Everything You Need to Know About 3D Printing

Advancements in technology have now allowed scientists and businesses to manufacture three-dimensional objects under computer control. 3D models are designed on the computer system and these models are then ‘printed’ or made by the 3D printing machine. A binding agent and a special powder are sprayed on to a power bed layer upon layer, using an inkjet printer.

3D printing forms just a part of the wider additive manufacturing (AM) process, where layers of a particular material are ‘added’ on to each other, until the final product takes shape and form. AM also includes other processes such as material extrusion, material jetting, binder jetting, directed energy deposition, sheet lamination, and vat photo polymerization.

Tools used

· 3D Scanners — These scanners help users design the product. There are various types of 3D scanners available- time-of-flight, structured/modulated light, volumetric scanning and others. An example of a 3D scanner is Microsoft’s Kinect.

· 3D Modeling software — From industrial grade software to open source software, there are many 3D modeling software available for users to choose from. These software are designed to be used by users with varying levels of experience.

· 3D Printer — There are multiple options when it comes to choosing the printer. This basically depends on what you want to print, how often you wish to print it, the strength of the laser, the process used and so on. From the most widely used Stereolithography (SLM) printer to Laminated Object Manufacturing (LOM) printer, you have various 3D printing processes and technologies available. The printers such as Cartesian-XZ-head, Cartesian-XY-head, Delta, Polar and more are all good options to choose from.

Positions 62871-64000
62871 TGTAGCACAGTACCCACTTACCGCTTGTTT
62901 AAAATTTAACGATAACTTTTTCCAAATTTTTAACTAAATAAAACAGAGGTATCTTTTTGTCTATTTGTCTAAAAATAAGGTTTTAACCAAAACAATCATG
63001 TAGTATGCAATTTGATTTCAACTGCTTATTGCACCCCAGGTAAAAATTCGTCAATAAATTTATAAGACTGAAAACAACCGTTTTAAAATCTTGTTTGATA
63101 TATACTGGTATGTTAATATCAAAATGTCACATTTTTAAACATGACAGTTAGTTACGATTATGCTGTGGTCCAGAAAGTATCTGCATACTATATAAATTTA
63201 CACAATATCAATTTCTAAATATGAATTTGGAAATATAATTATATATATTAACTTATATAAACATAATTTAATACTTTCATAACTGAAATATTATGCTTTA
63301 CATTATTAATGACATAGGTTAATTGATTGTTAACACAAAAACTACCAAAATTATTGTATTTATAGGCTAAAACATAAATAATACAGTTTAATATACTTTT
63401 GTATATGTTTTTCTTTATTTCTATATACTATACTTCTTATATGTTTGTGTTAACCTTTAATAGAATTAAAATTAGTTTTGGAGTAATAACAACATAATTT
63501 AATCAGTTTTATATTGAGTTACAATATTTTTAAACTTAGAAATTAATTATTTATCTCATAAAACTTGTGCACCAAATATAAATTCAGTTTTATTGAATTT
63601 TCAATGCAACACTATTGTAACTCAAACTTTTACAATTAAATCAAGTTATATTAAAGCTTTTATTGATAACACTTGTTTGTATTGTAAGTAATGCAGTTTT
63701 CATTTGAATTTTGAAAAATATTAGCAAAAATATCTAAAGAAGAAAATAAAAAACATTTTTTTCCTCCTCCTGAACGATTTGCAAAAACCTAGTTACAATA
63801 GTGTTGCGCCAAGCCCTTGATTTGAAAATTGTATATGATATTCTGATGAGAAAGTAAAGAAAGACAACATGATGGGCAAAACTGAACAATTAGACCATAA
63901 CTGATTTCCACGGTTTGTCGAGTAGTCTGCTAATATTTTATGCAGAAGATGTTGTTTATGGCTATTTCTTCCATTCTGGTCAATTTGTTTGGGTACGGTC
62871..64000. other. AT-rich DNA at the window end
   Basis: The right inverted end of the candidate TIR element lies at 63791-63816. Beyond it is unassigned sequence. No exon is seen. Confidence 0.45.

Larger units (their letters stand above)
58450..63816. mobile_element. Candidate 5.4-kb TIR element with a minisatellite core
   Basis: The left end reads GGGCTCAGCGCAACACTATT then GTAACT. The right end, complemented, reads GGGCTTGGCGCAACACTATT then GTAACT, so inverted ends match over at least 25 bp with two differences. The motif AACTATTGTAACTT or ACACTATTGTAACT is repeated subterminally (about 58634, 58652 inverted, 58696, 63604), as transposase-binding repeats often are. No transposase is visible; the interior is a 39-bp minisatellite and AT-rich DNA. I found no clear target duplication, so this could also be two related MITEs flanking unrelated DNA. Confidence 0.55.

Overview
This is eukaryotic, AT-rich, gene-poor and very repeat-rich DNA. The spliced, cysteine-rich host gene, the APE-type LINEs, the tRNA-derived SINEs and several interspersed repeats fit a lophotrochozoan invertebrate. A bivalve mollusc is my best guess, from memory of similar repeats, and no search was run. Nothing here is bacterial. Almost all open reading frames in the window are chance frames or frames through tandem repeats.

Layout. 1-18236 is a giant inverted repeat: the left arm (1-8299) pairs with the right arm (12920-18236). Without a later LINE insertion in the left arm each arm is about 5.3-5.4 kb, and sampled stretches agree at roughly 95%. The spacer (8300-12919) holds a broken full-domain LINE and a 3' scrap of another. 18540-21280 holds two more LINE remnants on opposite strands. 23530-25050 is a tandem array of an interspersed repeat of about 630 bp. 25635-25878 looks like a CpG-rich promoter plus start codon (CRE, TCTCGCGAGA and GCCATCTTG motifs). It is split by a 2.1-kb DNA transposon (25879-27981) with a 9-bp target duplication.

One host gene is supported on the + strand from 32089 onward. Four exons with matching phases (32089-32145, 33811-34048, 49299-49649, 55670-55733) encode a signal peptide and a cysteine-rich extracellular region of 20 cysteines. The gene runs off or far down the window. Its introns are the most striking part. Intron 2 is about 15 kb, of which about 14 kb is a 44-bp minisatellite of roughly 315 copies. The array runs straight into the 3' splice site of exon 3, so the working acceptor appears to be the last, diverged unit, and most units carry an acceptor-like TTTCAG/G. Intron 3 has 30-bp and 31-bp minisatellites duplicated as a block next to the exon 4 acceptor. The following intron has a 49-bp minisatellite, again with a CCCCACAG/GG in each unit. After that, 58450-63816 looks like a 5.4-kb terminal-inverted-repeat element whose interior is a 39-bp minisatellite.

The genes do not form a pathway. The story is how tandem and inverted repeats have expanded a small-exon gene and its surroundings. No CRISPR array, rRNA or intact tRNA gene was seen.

The process of 3D printing

From machine parts to organs of the body, people have been able to print a diverse set of things through 3D printing. Here is how it works:

v Developing the CAD — The Computer Aided Design must be developed. Here, a design which the manufacturer has made is fed into the system. The CAD software will show users a virtual simulation of how the product looks, how the structural integrity will be when printed and so on.

v Converting CAD to STL — The Standard Tessellation Language (STL) is the file format developed for 3D systems. 3D printers can only read the STL and that is the main reason for converting the CAD to STL.

v Transferring the file to the AM Machine — The STL file is then fed into the computer that operates and controls the 3D printer. The design specifications are put into the system.

v Setting up the machine — The polymers, binders and other consumables that the printer needs are filled in and the system is set up to start the printing process.

v Printing — The machine starts building the product layer by layer. The actual printing may take hours to days, depending on the size and complexity of the product.

v Post-processing — The product is cleaned, brushed or washed and then it is made ready for use.